Frank Morring, Jr. / Aviation Week – 2009-01-28 22:51:17
WASHINGTON (January 27, 2009) — The new White House Web site puts the administration of President Barack Obama on record as favoring a “worldwide ban on weapons that interfere with military and commercial satellites.”
But the wording on the site raises questions about exactly what it means.
“Does that really run counter to some of the major programs, and what’s important?” asked Marion Blakey, president and CEO of the Aerospace Industries Association (AIA), during a Jan. 26 roundtable at Aviation Week’s offices in Washington. “I don’t know that it does, because the terminology to my mind argues toward weapons, and not toward communication and surveillance.”
Under the heading “ensure freedom of space,” the defense section of the new White House portal states that “the Obama-Biden Administration will restore American leadership on space issues” and pursue the anti-satellite weapon ban.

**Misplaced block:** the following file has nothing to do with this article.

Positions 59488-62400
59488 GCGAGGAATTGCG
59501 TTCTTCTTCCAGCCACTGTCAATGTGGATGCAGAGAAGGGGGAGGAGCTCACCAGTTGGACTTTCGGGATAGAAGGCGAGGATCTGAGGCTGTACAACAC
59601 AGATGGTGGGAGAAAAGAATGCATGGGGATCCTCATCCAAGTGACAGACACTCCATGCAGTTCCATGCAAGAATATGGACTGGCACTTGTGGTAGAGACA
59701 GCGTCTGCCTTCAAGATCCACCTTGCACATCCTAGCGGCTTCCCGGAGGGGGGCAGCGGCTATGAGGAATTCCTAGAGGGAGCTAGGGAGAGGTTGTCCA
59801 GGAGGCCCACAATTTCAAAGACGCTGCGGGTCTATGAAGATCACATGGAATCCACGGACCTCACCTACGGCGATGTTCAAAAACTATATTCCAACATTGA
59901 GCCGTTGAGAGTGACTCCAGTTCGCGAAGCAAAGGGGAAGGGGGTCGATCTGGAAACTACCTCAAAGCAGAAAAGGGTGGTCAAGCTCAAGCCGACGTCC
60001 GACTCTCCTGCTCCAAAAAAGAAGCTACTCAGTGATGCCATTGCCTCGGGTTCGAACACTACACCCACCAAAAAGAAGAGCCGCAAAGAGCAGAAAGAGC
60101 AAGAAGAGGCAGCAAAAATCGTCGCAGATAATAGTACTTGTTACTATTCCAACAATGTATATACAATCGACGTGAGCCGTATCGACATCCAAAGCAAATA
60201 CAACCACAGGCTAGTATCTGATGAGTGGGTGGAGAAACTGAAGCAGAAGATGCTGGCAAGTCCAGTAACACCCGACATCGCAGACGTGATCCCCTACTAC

But the language also calls for continued research on protecting space assets, including “the best options, military and diplomatic, for countering them, establishing contingency plans to ensure that U.S. forces can maintain or duplicate access to information from space assets and accelerating programs to harden U.S. satellites against attack.”
Detailed space policy remains a work in progress in the Obama White House, according to one source in the new administration, and specific guidance is sparse even among experts beginning to take their places in the executive branch.
The White House site also includes a position on missile defense, declaring the administration will support it, “but ensure that it is developed in a way that is pragmatic and cost-effective; and, most importantly, does not divert resources from other national security priorities until we are positive the technology will protect the American public.”
The Bush administration, the Rumsfeld-era Pentagon and some conservative lawmakers had pushed to study a concept for a space-based test bed of missile interceptors in recent years, but Congress – including most Democratic members – repeatedly rejected the request (Aerospace DAILY, Sept. 15, 2008).
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